When I Became a Dad, I Became...

Sunday, June 18, 2017

This is a sponsored post in partnership with Pampers. All opinions are my own.

When you are single and childless you have plans for your life and you see things a certain way. There are natural talents you have and skills that you see you could develop one day. From an early age I realized that I wanted to work in an office type of job and probably didn't want to focus on manual labor. Not that there is anything wrong with that, I worked construction and landscaping for years in high school and college. I just knew that I was built for something different. So I earned a degree and went off into my career, imagining how I would change the world.

Enter Down Below to Win FREE Pampers Baby Dry Diapers for a Month!


A little while later I became a dad, and while I hadn't yet changed the world around me, my whole world had changed. Not only that, but I had changed as well. How I viewed coffee, how I saw other parents with crying kids in the store, and how I experienced (or rather didn't experience) sleep was all different. Before kids, I never realized how much children change you. I became someone I never thought I would be, with skills I never imagined I would have. I was thinking about this recently when I sent out this tweet.

As I have had more kids I have learned that the life skills you pick up along the way are invaluable. As evidenced by the tweet above, you could actually say that I've become an engineer (of toys), waiter, garbage man, and janitor. All noble professions for sure, just not what I was expecting when I was younger. Of course, the laundry list of what you actually do when you become a parent is larger than, well, all of the literal laundry that you have to do as a parent. Then again, maybe not! So in honor of Father's Day I picked one thing I became to each of my children when I became their dad.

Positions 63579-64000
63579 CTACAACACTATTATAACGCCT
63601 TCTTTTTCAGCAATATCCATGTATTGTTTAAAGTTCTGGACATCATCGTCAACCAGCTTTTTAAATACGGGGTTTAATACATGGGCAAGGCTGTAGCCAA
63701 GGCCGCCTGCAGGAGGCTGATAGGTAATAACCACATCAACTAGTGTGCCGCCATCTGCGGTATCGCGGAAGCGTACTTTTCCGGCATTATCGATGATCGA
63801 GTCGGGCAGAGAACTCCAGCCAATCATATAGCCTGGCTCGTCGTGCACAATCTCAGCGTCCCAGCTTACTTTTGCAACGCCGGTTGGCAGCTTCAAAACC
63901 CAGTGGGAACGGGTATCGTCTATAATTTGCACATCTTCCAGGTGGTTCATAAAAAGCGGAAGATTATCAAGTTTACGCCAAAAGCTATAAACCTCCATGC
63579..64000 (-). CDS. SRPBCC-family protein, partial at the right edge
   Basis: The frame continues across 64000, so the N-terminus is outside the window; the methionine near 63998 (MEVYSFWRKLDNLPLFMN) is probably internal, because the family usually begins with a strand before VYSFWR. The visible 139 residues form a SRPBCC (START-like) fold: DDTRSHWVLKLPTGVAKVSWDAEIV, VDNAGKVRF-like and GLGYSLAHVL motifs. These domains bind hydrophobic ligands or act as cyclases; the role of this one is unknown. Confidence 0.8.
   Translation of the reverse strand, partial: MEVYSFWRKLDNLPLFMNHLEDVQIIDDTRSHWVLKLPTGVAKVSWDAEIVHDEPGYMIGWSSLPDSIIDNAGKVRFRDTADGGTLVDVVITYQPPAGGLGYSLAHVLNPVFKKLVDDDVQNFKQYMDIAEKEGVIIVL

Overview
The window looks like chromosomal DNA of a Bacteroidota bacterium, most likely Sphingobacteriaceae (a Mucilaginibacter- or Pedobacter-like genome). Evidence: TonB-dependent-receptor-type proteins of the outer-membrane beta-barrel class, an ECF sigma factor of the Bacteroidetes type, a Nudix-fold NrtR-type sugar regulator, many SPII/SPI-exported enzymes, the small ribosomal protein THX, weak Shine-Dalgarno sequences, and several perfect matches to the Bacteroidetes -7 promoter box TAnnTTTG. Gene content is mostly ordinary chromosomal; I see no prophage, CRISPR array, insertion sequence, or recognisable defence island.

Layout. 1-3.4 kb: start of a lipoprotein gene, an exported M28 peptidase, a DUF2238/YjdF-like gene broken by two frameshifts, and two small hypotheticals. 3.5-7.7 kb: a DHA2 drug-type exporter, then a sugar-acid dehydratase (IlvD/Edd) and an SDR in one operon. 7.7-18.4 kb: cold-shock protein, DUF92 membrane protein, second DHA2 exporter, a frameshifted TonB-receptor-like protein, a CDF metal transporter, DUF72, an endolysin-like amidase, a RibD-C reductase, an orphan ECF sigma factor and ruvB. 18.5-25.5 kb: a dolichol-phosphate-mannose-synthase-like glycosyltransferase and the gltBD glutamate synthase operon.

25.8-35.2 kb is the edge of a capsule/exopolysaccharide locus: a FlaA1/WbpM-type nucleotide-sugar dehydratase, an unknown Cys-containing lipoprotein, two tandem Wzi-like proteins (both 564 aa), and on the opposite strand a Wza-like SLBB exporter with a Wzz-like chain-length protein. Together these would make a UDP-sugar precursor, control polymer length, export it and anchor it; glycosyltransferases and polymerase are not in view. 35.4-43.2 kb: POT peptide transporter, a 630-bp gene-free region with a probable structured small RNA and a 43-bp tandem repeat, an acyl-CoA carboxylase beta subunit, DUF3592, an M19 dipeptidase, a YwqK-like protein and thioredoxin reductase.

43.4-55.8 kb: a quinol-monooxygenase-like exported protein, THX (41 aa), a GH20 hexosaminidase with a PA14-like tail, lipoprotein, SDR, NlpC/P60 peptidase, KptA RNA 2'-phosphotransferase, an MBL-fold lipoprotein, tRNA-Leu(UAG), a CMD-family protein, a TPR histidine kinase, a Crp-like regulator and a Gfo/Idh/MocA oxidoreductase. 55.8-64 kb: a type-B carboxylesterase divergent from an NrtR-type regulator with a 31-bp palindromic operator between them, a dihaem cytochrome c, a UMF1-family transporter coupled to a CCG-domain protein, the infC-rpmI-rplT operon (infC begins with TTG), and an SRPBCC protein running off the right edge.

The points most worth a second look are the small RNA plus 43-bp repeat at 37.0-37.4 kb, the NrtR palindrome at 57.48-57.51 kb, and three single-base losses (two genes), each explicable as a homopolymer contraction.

1. When I became a dad to Abby, I became a professional chef.
There are those who know how to prepare a delectable meal that will satisfy even the toughest food critic. However, my daughter taught me that it is just as important to know the perfect microwave time for chicken nuggets, and that buttered noodles with a side of grapes can be quite the delicacy. Just make sure those grapes don't have any microscopic spots on them. She can spot those at 50 yards.


2. When I became a dad to Michael, I became a long haul truck driver.
Why a trucker? Because when you have a child you learn that you can haul your kid, their favorite toy, and your ice cold cup of coffee around to every room of the house, all while putting everyone else's shoes away in the correct closet. You also discover that cargo shorts were actually built to carry diapers, wipes, and sippy cups to the park, mall, and grocery store. Anyone who claims that these essential parental clothing tools shouldn't be worn anymore is not currently a father of a small child. 


3. When I became a dad to Zachary, I became an urgent care toy doctor. 
I never realized how much I needed to know about toys until he came along. In fact, my “toy doctor” job responsibilities also require knowledge of battery replacement techniques, advanced plastic adhesive application, and even toy assembly instructional diagram deciphering. Of course, being this kind of doctor is worth it for the joy that it brings when I lay down on the ground and we build or fix a toy together as father and son.

Most importantly when I became a father to my children, I became their "dad." On the surface this might not seem like a big deal. But from the moment they entered this world, I became a changed person. No matter how old they get, the joys they experience, or the heartbreak they go through, I will become whatever they need me to be in that moment. Because they will always be my beloved children, and I will always be their dad. Happy Father's Day!

Enter to Win Free Pampers Baby Dry Diapers for a Month!

a Rafflecopter giveaway

#fatherhood

2 comments:

  1. My husband changed, when our daughter was born it was the first time I ever saw this strong man ever cry, he is a tough Navy man and for him to break was just so tiuching, then again when she said dada and so on, just watching him watch her has been wonderful

    ReplyDelete
  2. My husband changed when he became a father, we had twins so all of a sudden he had twice the responsability. He worked harder to provide for them.

    ReplyDelete

 
site design by Design Chicky (© copyright 2015)